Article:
In a tough economy, communications jobs become scarce. How can you ensure that you find and/or maintain your place in a competitive profession? Here’s how.
1. Know the business.
Of course, communicators must excel at communications practices, but this will be impossible without also acquiring a thorough understanding of the business and industry in which you work. Do your homework. Read the annual report. Talk to someone in accounting or investor relations who can offer insight into the company’s financial statements. How does the business turn a profit? What challenges do the business and the industry face?
Interview people in operations, customer service, marketing – wherever important work is being done, and don’t limit your discussions to senior executives. Talking to those “in the trenches” will provide clearer perspective and greater operational detail. An additional benefit: This research provides networking opportunities and helps to develop “go-to” sources for when you have questions. Work to maintain these relationships.
2. Don’t wait for permission – lead.
Communications people often complain about being treated like order-takers. Why? Because so many communications people take orders! Accepting responsibility only for that which is strictly communications work is the fast track to becoming irrelevant. Do what needs to be done regardless of whether it’s a communications function. Take on organizational responsibilities – especially when the stakes are high. Your work will get exposure; you’ll prove your value to the business; and, you’ll have an opportunity to build relationships with those outside the communications team.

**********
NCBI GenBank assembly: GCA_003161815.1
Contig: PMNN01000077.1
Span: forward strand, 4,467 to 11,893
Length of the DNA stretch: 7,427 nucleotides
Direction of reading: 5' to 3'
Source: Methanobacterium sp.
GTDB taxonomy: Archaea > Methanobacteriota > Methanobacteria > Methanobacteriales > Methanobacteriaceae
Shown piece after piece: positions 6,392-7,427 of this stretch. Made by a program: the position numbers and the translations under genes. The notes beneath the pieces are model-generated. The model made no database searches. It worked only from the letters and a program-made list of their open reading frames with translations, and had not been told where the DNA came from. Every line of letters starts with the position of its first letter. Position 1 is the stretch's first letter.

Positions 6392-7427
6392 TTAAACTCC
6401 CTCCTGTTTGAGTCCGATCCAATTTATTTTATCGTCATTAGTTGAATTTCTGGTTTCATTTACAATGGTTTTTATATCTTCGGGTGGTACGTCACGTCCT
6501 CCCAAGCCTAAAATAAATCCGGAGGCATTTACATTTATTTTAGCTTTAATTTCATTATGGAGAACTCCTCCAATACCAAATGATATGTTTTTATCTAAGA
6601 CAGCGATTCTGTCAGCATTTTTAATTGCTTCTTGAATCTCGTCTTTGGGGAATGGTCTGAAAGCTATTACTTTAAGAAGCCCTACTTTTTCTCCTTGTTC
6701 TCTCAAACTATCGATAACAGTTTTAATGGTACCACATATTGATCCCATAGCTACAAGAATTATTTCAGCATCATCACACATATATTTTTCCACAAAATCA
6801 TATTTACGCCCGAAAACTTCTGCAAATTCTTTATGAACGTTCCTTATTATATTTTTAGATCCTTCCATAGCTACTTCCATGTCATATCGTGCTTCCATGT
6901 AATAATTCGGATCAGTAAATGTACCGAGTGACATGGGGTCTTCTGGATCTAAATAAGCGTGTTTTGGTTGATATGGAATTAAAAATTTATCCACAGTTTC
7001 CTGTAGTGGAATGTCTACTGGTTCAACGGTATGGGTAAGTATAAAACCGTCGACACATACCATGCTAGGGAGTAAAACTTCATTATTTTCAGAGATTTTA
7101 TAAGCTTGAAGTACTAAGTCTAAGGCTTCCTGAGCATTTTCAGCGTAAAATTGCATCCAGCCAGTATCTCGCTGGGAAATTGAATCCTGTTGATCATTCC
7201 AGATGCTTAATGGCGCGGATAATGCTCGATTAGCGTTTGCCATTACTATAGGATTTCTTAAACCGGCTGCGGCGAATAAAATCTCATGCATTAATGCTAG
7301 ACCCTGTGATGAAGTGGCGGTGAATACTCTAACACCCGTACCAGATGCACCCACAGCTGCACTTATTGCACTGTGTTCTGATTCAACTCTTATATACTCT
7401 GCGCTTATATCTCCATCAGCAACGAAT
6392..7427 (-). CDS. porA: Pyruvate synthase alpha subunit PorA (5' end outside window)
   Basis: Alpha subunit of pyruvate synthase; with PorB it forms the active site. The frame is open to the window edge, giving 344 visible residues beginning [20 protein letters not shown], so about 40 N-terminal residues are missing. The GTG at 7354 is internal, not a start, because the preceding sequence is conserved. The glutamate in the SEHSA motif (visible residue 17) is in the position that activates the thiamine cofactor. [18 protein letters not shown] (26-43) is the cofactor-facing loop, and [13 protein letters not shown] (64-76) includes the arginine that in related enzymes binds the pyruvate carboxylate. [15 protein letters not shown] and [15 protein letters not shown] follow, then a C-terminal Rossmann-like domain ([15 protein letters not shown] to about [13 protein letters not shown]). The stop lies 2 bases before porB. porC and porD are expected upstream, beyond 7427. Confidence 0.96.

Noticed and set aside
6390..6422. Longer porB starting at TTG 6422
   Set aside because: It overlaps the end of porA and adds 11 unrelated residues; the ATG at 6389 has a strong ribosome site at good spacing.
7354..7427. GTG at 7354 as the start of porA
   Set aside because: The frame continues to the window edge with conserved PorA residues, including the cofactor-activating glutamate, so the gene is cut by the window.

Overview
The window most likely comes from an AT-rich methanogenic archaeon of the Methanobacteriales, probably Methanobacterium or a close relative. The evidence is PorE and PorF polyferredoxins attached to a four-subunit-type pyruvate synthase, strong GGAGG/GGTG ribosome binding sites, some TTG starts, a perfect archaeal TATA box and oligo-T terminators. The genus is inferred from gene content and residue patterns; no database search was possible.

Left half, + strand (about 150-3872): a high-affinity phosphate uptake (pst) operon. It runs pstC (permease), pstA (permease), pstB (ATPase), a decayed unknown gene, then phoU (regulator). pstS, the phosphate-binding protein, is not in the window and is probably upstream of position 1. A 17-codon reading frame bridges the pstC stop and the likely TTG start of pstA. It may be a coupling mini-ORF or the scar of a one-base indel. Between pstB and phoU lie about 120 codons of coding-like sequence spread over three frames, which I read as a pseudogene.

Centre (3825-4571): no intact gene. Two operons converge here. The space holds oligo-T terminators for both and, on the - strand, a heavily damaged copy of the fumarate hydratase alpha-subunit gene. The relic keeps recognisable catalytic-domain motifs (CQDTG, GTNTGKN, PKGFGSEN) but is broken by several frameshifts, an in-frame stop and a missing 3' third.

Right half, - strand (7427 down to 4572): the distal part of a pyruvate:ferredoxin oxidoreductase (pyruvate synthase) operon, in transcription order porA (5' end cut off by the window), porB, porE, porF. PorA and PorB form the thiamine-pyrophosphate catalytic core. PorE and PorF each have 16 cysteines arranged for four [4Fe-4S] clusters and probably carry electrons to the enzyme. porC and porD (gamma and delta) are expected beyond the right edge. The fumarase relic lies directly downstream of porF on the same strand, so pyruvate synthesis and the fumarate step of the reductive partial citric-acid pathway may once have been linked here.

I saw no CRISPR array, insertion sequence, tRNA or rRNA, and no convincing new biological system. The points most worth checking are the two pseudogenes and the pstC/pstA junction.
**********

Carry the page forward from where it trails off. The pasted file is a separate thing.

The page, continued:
3. Be a better writer.
I have an undergrad degree in English and a master’s degree in communication. Which is more useful in business? The degree in English. The number of people working in my profession who cannot write is astonishing. This skill should be nonnegotiable in the hiring process, and yet so many nonwriters slip through. For me, it is simple: If you can’t write, you can’t communicate. Take writing classes. Study reference books. Read good writers. Practice. Being a “people person” won’t help you when the page is blank.
4. Keep studying and stay on top of the technology.
One of the best aspects of working in the communications profession is that there is always something new to learn, whether in the realm of the strategic or the tactical. And, the technology changes constantly – from desktop publishing to video and social media – the shifts have been seismic. Even if your organization isn’t putting a particular channel to good use, how can you – as a communications professional – not be familiar with it? Just because your company doesn’t have a Facebook page, a LinkedIn presence or a Twitter account doesn’t mean that you shouldn’t.
Don’t wait until you need a network to start building one. Join professional associations – the International Association of Business Communicators (IABC), the Public Relations Society of America (PRSA), etc. – and attend the meetings. It’s an easy way to stay up to date on industry issues, and you’ll meet like-minded people facing challenges similar to your own. Further, should the communications budget be slashed and you find yourself out of work, you’ll have a network already established when you start job hunting.
It’s tough out there. The opportunities are challenging, but the work is rewarding. Up your game, and you can continue to play.